Russia’s war in Ukraine is looming large over a Group of 20 summit that’s still seven months off, with officials frantically preparing in case President Vladimir Putin decides to turn up.

The range of possible scenarios includes some leaders staying away, sending lower-level delegations or only dialing in from afar, according to people familiar with the discussions among member countries. The meeting could very well end without a formal communique for the first time.

This year’s G-20, which includes conversations among chief negotiators, a slate of ministerial meetings and then the summit in November, is being hosted by Indonesia, which finds itself in a very uncomfortable position given the conflict in Ukraine.

Russia was booted from the then Group of Eight after its annexation of Crimea in 2014, but evicting it from the G-20 is a far more complicated prospect, with nations like China likely balking at a move that requires consensus to enact.

The G-20 has faced difficulty before, including during Donald Trump’s tenure when he lambasted other countries for their trade policies and questioned global institutions in general. It has survived in part out of the belief that sticking together can help confront global challenges such as climate change, poverty, economic downturns and, most recently, the pandemic. This is set to be its biggest test yet.

Multiple officials said kicking Russia out of the group that was formed in 1999 to deal with a world economic crisis is not an option, even though President Joe Biden has called for it. That leaves Indonesia working out how to manage the summit on the tropical island of Bali if Putin makes an appearance. 

U.S. officials have privately debated whether Biden should skip the event if Putin takes part, according to a person familiar with the discussions. But at this point Biden would likely still attend in person, two people familiar with the planning said. 

Officials, including those from the U.S., have worked on persuading Indonesia to exclude Putin, or at least to condemn his actions in Ukraine, one of the people said. White House spokespeople didn’t immediately comment.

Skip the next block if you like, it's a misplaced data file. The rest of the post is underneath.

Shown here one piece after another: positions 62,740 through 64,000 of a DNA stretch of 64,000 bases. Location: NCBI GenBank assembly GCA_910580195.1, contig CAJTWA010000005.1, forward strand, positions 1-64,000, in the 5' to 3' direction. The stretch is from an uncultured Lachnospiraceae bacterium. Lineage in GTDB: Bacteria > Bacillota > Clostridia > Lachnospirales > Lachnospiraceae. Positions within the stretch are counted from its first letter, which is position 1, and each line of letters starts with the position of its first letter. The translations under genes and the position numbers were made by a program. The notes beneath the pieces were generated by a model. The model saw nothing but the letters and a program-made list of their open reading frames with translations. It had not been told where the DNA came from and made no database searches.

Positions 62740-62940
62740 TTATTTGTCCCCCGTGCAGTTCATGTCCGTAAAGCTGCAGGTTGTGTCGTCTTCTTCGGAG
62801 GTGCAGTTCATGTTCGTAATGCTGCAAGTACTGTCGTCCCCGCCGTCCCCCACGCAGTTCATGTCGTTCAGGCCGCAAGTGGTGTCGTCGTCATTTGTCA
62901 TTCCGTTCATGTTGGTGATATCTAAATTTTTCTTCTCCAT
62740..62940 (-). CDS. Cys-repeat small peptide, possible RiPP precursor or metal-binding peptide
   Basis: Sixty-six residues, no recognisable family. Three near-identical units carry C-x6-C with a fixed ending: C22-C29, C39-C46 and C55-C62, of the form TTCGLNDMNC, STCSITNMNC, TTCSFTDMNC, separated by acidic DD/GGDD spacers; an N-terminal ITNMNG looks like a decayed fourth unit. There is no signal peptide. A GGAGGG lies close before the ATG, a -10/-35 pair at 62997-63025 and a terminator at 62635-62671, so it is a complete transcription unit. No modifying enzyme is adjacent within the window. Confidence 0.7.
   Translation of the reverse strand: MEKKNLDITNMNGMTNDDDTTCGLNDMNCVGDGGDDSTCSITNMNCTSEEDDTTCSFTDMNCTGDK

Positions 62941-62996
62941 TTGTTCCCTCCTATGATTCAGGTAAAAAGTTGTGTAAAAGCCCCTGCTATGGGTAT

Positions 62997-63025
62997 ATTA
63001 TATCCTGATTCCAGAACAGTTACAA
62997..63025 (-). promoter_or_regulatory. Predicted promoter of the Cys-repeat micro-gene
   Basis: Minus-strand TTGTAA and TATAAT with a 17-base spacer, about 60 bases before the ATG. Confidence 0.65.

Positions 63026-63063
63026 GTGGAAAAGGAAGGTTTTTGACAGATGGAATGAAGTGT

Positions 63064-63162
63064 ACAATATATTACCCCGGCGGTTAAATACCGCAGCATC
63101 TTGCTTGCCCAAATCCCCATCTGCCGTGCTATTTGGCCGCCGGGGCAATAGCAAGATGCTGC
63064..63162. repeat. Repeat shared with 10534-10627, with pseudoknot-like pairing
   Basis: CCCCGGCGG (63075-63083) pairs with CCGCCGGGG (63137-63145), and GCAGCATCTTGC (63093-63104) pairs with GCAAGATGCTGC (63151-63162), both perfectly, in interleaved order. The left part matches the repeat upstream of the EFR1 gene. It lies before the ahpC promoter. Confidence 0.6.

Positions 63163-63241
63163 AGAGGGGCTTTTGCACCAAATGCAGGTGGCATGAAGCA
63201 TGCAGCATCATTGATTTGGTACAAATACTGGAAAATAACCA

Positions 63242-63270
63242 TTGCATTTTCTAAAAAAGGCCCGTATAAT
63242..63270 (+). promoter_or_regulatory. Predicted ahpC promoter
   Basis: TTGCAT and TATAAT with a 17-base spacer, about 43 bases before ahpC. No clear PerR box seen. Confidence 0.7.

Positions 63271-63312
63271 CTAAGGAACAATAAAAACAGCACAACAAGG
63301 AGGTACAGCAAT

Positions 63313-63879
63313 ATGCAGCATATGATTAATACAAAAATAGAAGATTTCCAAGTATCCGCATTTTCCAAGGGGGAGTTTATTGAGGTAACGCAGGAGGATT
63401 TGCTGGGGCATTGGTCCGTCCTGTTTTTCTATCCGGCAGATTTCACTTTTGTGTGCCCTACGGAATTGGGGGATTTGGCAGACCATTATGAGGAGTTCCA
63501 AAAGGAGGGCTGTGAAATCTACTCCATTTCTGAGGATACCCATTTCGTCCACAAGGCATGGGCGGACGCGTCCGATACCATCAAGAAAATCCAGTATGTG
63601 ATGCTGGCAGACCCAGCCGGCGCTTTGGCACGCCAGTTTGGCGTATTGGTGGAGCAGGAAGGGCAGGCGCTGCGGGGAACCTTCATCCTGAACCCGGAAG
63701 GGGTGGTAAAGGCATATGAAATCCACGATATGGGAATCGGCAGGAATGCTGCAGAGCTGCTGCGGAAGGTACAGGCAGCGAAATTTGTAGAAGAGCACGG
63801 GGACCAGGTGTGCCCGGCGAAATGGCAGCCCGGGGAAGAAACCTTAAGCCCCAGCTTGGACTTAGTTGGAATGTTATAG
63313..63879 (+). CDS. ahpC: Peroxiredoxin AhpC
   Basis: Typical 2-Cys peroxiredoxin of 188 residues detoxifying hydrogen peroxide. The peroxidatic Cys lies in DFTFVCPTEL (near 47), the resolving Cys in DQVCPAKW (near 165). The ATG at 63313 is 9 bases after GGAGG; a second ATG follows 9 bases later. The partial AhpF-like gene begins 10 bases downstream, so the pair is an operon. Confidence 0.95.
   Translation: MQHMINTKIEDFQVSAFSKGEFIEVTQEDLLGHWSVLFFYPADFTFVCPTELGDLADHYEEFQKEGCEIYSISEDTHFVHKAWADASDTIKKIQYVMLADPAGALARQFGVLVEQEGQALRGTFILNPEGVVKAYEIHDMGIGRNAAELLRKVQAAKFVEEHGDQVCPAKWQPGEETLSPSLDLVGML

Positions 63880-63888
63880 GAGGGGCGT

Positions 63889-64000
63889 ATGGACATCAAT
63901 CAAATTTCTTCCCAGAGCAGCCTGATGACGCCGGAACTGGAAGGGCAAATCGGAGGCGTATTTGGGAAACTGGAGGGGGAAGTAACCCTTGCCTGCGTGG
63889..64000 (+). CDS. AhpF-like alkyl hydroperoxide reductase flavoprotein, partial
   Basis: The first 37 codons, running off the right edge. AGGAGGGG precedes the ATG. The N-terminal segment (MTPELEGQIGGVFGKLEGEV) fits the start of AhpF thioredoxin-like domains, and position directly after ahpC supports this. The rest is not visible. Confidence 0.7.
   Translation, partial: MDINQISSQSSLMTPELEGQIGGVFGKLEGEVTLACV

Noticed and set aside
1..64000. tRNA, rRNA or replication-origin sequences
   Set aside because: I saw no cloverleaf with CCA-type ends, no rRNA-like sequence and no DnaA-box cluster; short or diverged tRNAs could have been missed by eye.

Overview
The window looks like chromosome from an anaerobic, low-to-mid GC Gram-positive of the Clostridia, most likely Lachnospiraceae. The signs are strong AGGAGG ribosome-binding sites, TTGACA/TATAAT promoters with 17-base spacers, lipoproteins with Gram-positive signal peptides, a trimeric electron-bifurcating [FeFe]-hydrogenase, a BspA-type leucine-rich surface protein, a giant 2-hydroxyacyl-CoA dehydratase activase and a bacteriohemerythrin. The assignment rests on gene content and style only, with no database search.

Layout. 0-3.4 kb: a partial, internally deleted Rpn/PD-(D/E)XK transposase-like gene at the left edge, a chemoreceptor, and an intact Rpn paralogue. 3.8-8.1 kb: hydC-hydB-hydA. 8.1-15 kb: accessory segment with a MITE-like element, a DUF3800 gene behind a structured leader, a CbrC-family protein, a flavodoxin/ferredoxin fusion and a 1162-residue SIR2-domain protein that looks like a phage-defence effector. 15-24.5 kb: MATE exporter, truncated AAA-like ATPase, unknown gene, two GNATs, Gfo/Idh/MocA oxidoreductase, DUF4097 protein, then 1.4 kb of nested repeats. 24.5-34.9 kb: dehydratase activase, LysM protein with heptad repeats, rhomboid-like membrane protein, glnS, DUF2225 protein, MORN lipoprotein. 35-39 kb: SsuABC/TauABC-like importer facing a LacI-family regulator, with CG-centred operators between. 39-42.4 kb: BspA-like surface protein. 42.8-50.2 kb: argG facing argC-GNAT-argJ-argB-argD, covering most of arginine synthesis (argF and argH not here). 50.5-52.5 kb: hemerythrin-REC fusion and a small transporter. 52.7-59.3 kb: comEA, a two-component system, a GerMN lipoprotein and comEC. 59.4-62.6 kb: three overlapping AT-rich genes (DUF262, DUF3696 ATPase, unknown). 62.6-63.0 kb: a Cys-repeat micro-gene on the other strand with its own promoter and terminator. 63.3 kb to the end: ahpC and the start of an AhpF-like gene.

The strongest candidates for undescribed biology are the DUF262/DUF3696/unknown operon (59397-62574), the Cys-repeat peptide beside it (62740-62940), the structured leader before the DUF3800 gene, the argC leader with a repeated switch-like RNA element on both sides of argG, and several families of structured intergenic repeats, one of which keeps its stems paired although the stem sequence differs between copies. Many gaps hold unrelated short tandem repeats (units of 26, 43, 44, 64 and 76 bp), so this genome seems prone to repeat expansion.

A spokeswoman for the U.S. National Security Council said Tuesday that the Biden administration has discussed the situation with Indonesia and other G-20 countries, and would look closer at whether to participate or not as the summit approaches. 

The Russian president did attend the G-20 summit in Australia in late 2014 but was largely shunned by other leaders and left early after a barrage of criticism over Crimea. In one famous moment Putin approached then-Canadian Prime Minister Stephen Harper for a handshake only to be told: “I guess I’ll shake your hand but I have only one thing to say to you: You need to get out of Ukraine.”

Indonesia said in late March it planned to invite Putin and all other leaders, seeking to “remain impartial” as hosts. A person familiar with the matter said the Russian president had received his invitation but had not made a decision on attending. The Kremlin did not respond to several requests for comment.

Asked if Indonesia was preparing for other scenarios, Vice Foreign Minister Mahendra Siregar replied by text message that “I can’t answer hypothetical questions.” 

“Indonesia prepares the best as G-20 presidency, while monitoring closely and actively seeking solutions on Ukraine,” he said. Foreign Ministry spokesman Teuku Faizasyah added that Jakarta was consulting with G-20 members but it was too early to comment on procedural issues including likely scenarios for the summit itself.

Technical work before the summit -- on issues such as climate change and the economic recovery from the pandemic -- has already been overshadowed by the war, with western diplomats condemning Russia’s action at every preparatory meeting, one of the people said. Officials will continue to call out Russia at upcoming meetings, another person said.

Dealing with the possible presence of Putin in Bali would require more than simply criticizing his actions, one of the people said.

It would be especially problematic for Group of Seven nations as they have imposed sweeping sanctions on Moscow following the invasion. A number of G-7 leaders, including Biden and U.K. Prime Minister Boris Johnson, have accused Putin of being a war criminal and would find it difficult to be in the same room as him.

The G-7 -- comprising the U.S., Germany, France, Canada, Japan, Italy and the U.K. -- will at the same time want to be careful to not create north-south divides within the broader G-20. The G-7 wants to engage more nations in sanctioning Russia’s war, officials said.

One option being explored is to include in all official communications a condemnation of the war and references to United Nations principles and international law, such as sovereignty, the people said. 

Should that be rejected then it is likely the summit will not have a joint statement, the people added. Kyodo News reported, citing people it did not identify, that G-20 finance minsters have decided not to issue a joint statement after their April meeting.

Some of the officials also said that a blanket G-7 boycott of the November summit is seen as risking leaving the stage to Putin. 

That raises the possibility, according to one official, that some nations send lower ranking officials instead of prime ministers and presidents. A final decision has yet to be taken, said the people.